Legends of Hockey - Spotlight - One on One with Mike Bossy
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One on One with Mike Bossy

(November 9, 2001) -- Bossy retired after the '86-'87 season because of a chronic back injury that limited him to 63 games that final season, the first time in his career he had missed a substantial period of time. Today, his back is no better, and because he is no longer in top physical condition, it's even worse on some days. But the Bossy of 2001 neither misses playing the game nor feels any need to play fun games with alumni. "I have no interest in playing games now that I'm out of pro," he admits. "When I see an alumni game, I don't feel any desire to play."

In truth, he's been on skates only a couple of times since retiring, and given the flareups he experiences in his back whenever he steps on ice, it's not worth the pain for him to play casually. What he does crave, though, is the high that goes with being a superstar in the NHL. "If there is something I miss, it's everything that comes with being successful in anything--the accolades, the applause. You miss those things when they're not there, but you try to get your satisfaction from other things."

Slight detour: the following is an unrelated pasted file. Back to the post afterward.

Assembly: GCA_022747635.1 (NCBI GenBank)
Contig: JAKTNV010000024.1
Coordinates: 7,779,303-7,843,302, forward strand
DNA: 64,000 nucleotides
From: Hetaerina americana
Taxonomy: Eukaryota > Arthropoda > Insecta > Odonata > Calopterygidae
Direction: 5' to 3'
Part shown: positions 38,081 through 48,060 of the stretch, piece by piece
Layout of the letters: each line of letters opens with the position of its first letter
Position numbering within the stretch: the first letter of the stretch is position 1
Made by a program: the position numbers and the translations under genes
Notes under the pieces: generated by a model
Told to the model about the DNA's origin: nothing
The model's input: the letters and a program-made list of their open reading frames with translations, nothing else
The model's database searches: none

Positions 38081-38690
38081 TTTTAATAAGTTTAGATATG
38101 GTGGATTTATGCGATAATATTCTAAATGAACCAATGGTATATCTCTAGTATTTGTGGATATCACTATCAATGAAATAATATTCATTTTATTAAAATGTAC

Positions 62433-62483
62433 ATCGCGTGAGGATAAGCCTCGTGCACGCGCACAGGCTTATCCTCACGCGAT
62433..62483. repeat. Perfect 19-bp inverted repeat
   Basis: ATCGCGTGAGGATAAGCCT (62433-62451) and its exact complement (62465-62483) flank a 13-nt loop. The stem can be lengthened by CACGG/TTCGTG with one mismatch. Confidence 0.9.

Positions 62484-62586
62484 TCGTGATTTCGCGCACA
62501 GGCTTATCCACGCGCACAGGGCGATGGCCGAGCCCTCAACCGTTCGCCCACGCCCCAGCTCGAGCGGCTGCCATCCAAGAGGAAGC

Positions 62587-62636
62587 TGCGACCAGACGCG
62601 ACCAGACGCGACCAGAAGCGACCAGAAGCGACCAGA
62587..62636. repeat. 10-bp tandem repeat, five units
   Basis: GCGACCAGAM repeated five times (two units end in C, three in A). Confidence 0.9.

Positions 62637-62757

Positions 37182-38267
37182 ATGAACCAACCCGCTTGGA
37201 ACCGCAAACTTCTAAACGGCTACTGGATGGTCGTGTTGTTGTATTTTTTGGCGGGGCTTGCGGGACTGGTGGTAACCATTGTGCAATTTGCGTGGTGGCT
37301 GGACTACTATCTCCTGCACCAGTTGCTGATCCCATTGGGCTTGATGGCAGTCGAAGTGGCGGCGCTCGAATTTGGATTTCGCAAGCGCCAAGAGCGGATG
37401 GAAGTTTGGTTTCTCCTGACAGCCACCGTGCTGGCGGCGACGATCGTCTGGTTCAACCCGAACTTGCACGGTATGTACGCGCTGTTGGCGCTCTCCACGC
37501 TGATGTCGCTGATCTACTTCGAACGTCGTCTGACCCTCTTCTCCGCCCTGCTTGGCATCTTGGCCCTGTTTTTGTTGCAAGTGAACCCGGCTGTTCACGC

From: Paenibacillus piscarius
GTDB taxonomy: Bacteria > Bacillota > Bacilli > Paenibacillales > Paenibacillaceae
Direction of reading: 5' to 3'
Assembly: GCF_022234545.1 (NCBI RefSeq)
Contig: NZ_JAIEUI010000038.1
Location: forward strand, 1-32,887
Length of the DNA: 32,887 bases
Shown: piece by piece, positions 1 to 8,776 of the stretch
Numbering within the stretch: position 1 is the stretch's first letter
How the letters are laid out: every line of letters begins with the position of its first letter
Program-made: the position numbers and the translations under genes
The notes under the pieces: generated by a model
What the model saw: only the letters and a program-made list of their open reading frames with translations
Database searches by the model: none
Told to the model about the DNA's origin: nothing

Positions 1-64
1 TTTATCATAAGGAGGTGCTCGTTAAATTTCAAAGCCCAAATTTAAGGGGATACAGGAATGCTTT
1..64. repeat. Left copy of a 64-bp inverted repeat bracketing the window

For Bossy, that encompasses a full roster of activities in his post-NHL life. He does radio work for CJAD in Montreal and for Radio-Canada, the French-language version of Hockey Night in Canada on television. Additionally, he is the spokesperson for "Safe & Fun Hockey," a national initiative of General Motors aimed at kids aged six to nine. He runs clinics and encourages clean hockey based on skill, not intimidation. Bossy is also the spokesperson for WorldCom, and is the director of public relations for Humpty Dumpty potato chips in Montreal. He has also started his own web site, www.mikebossy.net, on which he has a fan forum, guestbook, news and information pages as well as merchandise.

During his playing days, Bossy was an outspoken advocate of banning fighting from the game. Today, he is both pleased by the decrease in fighting but dismayed by the kind of violence that has replaced fisticuffs. "Fighting is probably less accepted today than in my day," he states. "The days of the goon going out to goad the star player into a fight are over, but that kind of violence has been replaced by checking from behind and stickwork, which are worse than fighting. Players today think nothing of firing an opponent into the boards from behind." To Bossy's mind, that's just not hockey.